I always considered PPT as a tool. It is so powerful that we ask people to do power point by which we mean they should make presentation. Tool became the verb!. I have mastered the art of ppt and was adept in using its several features like animations, motion paths, hyperlinks, inserting control/navigational buttons etc and finally found out that a black board (now a days everything is white) and a piece of chalk (read white board marker pen) is the most powerful tool to express yourself. Once, I went to deliver a guest lecture in a small time management school. When my office asked me to do that job I prepared a very elaborate and technically superior ppt so as to impress the students thinking that they being management students will give me accolades. When I went there, I learnt that they do not have the projector and still operating the overhead projector for projecting the transparencies! I almost collapsed out of surprise for their respect for tradition (if old things can be dubbed so) and disappointment for not able to entice the students with my PPTability. Poor course coordinator offered to convert my ppt into transparencies which I declined out of vengeance and frustration. I went on with green board (neither black nor white … something like intermediate technology).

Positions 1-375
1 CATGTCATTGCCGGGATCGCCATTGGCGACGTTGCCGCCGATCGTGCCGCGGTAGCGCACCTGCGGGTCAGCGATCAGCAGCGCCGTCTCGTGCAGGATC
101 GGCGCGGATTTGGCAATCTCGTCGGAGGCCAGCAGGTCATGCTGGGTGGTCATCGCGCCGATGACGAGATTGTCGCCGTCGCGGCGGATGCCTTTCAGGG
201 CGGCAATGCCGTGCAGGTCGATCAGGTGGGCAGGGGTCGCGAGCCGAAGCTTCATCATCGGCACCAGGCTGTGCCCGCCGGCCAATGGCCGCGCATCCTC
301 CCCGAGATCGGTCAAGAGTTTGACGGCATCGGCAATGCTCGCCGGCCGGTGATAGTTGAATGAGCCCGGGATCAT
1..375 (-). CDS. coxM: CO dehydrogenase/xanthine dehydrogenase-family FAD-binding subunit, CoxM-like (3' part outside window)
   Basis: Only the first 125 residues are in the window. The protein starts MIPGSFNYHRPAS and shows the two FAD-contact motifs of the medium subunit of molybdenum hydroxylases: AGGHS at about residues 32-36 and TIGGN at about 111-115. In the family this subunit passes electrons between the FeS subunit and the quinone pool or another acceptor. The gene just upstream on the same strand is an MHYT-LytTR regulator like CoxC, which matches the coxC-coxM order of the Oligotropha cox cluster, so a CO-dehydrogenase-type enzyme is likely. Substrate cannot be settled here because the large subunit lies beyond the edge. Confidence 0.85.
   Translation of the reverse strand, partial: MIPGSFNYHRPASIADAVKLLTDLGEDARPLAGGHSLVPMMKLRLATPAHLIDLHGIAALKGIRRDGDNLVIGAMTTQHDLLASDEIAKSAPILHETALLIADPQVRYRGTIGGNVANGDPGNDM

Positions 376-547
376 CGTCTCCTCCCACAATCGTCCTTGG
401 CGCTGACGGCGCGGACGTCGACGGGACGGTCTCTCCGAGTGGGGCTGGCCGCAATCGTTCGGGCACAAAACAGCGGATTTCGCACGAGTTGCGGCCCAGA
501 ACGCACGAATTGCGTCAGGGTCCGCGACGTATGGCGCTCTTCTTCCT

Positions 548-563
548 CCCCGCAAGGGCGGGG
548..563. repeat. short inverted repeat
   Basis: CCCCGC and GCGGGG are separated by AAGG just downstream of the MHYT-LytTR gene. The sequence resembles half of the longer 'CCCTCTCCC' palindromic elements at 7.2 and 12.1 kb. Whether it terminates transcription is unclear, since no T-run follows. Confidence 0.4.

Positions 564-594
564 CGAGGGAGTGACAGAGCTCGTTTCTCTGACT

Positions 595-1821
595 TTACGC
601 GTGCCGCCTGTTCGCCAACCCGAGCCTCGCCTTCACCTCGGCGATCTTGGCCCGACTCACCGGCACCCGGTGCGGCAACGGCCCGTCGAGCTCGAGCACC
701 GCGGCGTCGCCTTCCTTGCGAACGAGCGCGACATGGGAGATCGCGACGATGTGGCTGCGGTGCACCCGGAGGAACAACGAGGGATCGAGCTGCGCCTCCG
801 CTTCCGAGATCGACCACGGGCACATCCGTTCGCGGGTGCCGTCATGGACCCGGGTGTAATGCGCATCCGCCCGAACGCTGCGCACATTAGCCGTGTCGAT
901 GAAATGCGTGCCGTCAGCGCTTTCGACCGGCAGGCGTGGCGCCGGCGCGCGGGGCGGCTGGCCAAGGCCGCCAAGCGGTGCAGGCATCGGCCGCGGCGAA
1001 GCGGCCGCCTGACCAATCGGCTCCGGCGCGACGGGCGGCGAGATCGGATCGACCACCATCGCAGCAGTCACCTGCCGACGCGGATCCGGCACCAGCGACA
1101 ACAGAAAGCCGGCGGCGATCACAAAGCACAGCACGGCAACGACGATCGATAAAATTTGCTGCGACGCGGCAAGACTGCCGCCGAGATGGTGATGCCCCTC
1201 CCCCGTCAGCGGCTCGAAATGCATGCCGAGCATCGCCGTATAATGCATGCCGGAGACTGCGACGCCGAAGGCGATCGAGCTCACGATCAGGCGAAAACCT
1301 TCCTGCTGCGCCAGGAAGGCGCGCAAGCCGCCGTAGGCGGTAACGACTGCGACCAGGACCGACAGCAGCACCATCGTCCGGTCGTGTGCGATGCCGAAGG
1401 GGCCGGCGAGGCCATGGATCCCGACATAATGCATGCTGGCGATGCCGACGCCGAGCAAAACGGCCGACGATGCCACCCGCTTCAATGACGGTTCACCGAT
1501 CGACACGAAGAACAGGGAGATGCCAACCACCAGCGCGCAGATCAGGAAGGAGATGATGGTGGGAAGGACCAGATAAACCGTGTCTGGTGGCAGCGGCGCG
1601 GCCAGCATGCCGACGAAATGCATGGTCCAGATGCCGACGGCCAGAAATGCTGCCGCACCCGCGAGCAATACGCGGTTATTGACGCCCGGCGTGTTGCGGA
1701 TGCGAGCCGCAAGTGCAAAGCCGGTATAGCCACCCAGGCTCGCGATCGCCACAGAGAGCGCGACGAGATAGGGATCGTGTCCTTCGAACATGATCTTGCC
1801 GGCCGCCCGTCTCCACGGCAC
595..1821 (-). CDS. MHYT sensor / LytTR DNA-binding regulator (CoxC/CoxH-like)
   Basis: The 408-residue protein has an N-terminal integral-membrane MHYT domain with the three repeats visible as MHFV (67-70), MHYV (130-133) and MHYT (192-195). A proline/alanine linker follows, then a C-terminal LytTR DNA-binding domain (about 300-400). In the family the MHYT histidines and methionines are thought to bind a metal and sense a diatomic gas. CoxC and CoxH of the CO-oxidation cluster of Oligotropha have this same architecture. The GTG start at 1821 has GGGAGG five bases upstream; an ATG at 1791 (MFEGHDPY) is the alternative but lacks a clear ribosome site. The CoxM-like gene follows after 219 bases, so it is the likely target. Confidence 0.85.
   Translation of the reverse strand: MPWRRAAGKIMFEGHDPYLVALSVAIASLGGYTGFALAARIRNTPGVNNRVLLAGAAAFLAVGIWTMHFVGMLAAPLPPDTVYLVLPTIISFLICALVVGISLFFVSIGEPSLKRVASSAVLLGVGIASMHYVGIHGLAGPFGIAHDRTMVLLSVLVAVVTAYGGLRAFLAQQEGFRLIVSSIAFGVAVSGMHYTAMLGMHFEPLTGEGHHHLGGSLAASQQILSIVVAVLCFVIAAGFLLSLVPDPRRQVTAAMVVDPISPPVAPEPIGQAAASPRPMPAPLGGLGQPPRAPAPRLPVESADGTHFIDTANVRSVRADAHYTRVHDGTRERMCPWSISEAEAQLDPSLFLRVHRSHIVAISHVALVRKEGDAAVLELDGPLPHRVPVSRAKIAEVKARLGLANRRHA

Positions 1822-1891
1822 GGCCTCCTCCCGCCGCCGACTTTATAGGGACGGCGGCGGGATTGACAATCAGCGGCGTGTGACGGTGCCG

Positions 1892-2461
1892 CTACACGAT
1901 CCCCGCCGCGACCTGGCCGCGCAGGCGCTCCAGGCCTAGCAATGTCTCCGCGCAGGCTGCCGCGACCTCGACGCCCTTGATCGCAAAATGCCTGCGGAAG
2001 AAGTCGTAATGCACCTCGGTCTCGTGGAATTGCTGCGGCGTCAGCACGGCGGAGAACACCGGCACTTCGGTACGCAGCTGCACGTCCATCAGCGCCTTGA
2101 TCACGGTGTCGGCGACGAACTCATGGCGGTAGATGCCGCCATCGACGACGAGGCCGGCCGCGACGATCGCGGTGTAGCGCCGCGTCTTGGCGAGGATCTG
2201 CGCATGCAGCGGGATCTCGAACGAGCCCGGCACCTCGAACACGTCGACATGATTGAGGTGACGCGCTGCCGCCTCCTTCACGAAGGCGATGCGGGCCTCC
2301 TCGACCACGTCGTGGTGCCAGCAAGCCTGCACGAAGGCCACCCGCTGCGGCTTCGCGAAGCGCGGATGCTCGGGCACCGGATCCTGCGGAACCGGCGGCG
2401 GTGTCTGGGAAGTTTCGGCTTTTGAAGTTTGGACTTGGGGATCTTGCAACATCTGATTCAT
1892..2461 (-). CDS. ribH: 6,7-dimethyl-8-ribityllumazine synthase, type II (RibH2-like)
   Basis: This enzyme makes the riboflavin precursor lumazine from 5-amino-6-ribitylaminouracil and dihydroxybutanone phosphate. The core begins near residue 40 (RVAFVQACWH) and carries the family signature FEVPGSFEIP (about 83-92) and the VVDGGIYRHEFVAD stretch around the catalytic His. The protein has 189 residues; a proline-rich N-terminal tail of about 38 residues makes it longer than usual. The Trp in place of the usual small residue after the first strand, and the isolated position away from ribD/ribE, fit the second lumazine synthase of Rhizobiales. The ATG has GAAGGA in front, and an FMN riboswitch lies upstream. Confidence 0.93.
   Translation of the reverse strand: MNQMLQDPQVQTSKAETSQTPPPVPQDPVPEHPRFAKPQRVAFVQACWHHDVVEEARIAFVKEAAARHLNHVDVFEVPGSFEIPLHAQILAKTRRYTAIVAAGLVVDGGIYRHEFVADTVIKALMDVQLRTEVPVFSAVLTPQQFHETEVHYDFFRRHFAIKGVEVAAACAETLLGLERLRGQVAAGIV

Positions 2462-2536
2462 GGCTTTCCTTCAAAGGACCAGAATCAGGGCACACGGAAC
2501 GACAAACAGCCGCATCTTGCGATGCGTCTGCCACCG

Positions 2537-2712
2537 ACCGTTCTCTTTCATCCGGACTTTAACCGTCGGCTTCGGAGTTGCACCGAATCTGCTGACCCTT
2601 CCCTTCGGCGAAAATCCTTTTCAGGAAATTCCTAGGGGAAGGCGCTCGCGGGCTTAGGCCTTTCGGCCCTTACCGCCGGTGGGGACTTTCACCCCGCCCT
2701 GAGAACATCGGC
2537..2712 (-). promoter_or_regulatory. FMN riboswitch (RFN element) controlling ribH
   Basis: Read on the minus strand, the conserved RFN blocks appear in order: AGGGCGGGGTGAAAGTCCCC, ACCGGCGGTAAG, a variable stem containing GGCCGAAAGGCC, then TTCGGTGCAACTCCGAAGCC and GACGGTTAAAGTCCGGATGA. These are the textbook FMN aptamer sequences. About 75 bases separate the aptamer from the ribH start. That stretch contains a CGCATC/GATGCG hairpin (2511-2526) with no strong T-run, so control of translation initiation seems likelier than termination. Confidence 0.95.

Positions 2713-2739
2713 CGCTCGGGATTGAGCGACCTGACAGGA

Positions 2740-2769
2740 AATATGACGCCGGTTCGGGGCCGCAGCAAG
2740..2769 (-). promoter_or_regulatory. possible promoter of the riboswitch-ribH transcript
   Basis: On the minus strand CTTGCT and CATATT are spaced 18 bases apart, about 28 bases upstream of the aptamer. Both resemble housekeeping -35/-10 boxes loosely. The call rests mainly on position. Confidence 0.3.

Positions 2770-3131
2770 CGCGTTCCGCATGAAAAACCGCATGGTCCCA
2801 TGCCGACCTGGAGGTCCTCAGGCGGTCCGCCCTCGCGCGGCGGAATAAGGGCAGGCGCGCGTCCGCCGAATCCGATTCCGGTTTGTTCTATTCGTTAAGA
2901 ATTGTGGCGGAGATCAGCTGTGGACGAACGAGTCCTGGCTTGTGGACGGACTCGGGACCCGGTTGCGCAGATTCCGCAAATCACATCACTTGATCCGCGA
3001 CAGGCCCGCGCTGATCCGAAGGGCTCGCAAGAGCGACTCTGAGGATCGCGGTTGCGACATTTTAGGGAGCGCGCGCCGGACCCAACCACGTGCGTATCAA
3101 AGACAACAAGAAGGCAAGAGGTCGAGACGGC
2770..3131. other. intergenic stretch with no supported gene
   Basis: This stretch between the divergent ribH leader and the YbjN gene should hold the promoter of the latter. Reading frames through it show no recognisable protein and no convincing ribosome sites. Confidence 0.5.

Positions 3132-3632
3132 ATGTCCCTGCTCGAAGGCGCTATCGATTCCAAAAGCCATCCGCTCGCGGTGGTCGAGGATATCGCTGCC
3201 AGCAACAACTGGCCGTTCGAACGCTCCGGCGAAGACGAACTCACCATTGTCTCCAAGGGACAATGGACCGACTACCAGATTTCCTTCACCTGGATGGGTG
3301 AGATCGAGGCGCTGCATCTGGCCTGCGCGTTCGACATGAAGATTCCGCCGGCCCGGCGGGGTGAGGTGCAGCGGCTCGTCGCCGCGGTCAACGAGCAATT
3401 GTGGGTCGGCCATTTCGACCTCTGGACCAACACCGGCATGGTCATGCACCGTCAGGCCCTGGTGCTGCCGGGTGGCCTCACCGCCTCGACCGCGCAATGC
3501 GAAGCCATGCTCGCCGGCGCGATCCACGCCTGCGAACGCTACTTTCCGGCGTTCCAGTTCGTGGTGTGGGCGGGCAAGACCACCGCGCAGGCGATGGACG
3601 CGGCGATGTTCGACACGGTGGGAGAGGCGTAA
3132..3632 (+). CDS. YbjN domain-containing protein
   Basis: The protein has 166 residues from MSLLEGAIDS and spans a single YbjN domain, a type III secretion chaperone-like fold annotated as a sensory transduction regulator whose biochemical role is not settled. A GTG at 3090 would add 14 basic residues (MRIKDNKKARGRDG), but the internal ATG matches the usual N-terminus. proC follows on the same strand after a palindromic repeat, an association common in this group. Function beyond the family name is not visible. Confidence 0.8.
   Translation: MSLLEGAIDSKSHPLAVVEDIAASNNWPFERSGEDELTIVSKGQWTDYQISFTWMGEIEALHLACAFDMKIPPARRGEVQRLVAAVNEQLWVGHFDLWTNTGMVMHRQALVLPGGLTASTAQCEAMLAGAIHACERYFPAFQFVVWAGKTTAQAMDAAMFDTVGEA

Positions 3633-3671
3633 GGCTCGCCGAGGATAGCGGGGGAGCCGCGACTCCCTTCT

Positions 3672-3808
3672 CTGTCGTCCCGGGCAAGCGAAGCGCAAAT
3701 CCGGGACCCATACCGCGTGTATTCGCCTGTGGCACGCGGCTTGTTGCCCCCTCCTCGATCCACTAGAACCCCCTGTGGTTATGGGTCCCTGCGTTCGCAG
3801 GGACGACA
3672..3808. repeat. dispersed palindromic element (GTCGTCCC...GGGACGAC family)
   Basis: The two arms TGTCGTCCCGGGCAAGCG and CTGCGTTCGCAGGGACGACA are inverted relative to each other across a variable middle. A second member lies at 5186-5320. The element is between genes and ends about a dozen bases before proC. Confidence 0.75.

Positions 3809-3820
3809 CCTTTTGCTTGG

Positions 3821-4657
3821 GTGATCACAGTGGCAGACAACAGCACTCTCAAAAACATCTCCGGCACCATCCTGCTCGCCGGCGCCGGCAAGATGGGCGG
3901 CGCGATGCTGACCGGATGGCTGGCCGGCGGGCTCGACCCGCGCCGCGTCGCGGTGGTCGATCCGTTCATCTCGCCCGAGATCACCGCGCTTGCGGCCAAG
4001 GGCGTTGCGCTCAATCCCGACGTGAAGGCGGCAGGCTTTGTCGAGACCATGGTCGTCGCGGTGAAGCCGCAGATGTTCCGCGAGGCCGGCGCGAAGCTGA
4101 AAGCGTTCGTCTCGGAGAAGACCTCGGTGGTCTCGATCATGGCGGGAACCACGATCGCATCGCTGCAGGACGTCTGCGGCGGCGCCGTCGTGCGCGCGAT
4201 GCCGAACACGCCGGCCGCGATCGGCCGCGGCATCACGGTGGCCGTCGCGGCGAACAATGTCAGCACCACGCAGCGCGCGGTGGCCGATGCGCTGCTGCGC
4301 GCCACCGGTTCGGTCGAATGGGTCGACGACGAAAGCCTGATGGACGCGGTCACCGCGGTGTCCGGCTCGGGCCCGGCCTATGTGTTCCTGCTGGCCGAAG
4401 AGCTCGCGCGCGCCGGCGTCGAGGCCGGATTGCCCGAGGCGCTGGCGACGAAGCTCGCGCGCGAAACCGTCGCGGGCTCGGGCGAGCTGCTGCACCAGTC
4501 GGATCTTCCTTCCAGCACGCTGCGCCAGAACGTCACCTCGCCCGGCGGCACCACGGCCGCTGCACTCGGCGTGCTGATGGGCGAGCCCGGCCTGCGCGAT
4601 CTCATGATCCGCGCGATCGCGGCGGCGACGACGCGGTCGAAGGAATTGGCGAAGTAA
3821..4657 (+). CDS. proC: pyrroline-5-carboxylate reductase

I remembered all this yesterday when I read article by Ravi Subramanian in ET (13 Sept 2010) titled:
Death By PowerPoint: Beware of a presentation-dominated culture.
I cannot agree more with the author and he echoed some of the feelings I often expressed to my colleagues. I my office I have seen people copasting (copy pasting) long passages in a single slide with letters that appear smaller than ants to a person with 100/6 vision sitting 6 ft away. Their duty is to make ppt and not to communicate. Tool is mistaken for the message. Similarly, scores of slides packed for a 15 minutes slot. When I chaired a session in a conference last year, I found it really difficult and painful to ration time to people who came with unending ppt for 10 minutes slot. And each slide packs volumes of information cluttered around. Ideally one should have minimum number of slides with each slide carrying a few lines or still better a few communicative drawings/pictures. If presenting in a conference/seminar, better to highlight results in first 3 - 4 slides and keep the latter slides for explaining the methods, etc. and keep a few reserve slides for answering possible supplementaries. Ultimately, our motto should not be communication or no communication, ppt zindabad. But, ppt or no ppt, I should communicate effectively. This reminds me of my teacher Shri Nagabhushanam who taught Botany in our 9th standard in High School at Ichchhapuram. He explained us the cross section of a leaf without getting up from his chair and we all could visualise how the CS looked without seeing any diagram/picture.
The strength of your project lies not in the ppt, but in its content. I recently heard that the shortest ppt a person presented in a seminar has only a single slide! Wow!